Centenary of ANZAC 2014-2018

Captured German Gun

The Clock Tower Memorial before remodelling, the German field gun captured by the 3rd Battalion in 1918 at Hargicourt, and the 1915 memorial fountain still in place. Anzac Day, 1947. Courtesy Dennis Jeans.

In many districts across Australia, captured German guns were allotted as trophies to Councils. One of the first of these official war trophies was a 77 M.M. German 18 pound quick firer captured by the 3rd Battalion, A.I.F., near Hargicourt on 17th September, 1918 just before the carrying of the Hindenburg line.

In early April 1920, it was sent to the headquarters of the sister battalion (2nd of the 3rd Regiment) at Belmore, Sydney as an historic memento in a district described as the birthplace of the battalion that captured it. The captured gun was placed into position in Anzac Parade, Campsie and officially unveiled by the Governor of NSW on 19th May, 1920 from beneath a blending of Australian, French, Belgian, and Russian flags the only Union Jack available floated over the platform. The gun was eventually removed due to concern it might collapse with children on it.

The unveiling was attended by the Sydney Morning Herald below is a transcript of the article which was published in the SMH on the 25 May 1920:


The unveiling by his Excellency the Governor (Sir Walter Davidson) yesterday afternoon, in Anzac Square, Campsie, of the 3nl Australian Infantry Battalion, was an epoch-making event in the life of the Canterbury Municipality. There was unbounded enthusiasm. Overhead were trailer of flags big and small. Even a backyard offering a fine point of vantage for onlookers had its gay dressing. The spectators must have numbered several thousands – among them about 1600 school children in line, and with flags proudly aloft as they marched to the square. How many more children were there was difficult even to estimate; there seemed to be few of Canterbury’s rising generation among them. Every shop window and balcony had its little sea of faces. For several hours it was a close holiday; the shops had all closed their doors.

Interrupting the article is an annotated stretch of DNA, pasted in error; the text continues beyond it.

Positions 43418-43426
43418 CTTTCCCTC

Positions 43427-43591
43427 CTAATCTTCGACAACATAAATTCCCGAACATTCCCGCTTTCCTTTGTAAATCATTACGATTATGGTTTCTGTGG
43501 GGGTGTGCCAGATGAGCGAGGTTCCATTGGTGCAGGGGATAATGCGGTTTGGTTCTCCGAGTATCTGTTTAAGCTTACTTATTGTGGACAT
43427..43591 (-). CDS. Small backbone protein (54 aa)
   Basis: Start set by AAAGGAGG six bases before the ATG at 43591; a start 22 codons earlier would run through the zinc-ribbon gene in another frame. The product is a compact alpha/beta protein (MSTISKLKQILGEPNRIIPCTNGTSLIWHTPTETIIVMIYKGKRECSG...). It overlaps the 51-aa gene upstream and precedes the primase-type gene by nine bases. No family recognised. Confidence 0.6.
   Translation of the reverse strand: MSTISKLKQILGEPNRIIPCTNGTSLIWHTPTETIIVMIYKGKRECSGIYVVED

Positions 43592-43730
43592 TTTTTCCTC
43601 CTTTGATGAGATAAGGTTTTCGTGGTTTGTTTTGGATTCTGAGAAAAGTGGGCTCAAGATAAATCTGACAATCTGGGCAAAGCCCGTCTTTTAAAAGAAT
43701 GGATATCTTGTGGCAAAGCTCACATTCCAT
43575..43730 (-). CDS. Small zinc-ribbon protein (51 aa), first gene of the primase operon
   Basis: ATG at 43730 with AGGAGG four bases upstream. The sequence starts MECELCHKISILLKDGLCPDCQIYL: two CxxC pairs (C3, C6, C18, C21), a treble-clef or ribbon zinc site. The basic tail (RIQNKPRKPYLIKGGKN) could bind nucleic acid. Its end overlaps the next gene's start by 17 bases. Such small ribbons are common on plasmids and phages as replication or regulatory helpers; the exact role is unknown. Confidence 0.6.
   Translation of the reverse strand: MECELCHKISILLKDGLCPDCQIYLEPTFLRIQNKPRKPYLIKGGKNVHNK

The gun hidden beneath a blending of Australian, French, Belgian, and Russian Flags – and the only Union Jack available floated over the platform – was captured by the 3ld Australian Infantry Battalion, near Hargnicourt on September 17, 1918. The trophy had been handed to the Canterbury Municipality as the headquarters of the 2nd Battalion, 3rd Infantry Regiment, of the Commonwealth military forces, to which the gun had been allotted, and whose property it will remain. It is merely in the council’s safe-keeping as an historic memento in the district which one of the speakers described as the birthplace of the battalion that captured it.

Among the big gathering were Mayor (Alderman G.F. Hocking) and the Mayoress, members of the council and their wives, General Cox. Colonel Timothy, commanding the 2nd Battalion, 3rd Infantry Regiment, Commonwealth Military Forces, and other representative citizens. His excellency was accompanied by Dame Margaret Davidson. A big body of soldierly-looking senior cadets acted as the guard of honour for his Excellency. Dame Margaret Davidson carried a bouquet, the gift of the Mayor’s daughter.

His Excellency, having been welcomed to the district, and having made the army of school children unspeakably happy by telling them he had asked for a holiday for them on Friday in honour of the day, went on to speak of the circumstances which had led up to the capture of the gun. It was the type of gun, he said, that did all the fighting in the war, apart from the heavy guns. It was the type of gun on which Germany largely staked its chance of winning the war. “We have most of these guns in our keeping now” remarked his Excellency, who went on to say that he thought over 12,000 of this type of gun were taken by the British in 1918. The gun now unveiled was taken just before the carrying of the Hindenburg Line.

At the suggestion of Private Arkins, MLA, in the unavoidable absence of the senior member of the district (Mr Cann) through pressure of work, the gathering remained silent for two minutes in memory of the dead, the band afterwards playing the hymn “O God our help in ages past”. Cheers were given for the regiment that captured the gun. The proceedings closed with a social gathering at St John’s Church of England Hall, where the ladies committee served afternoon tea.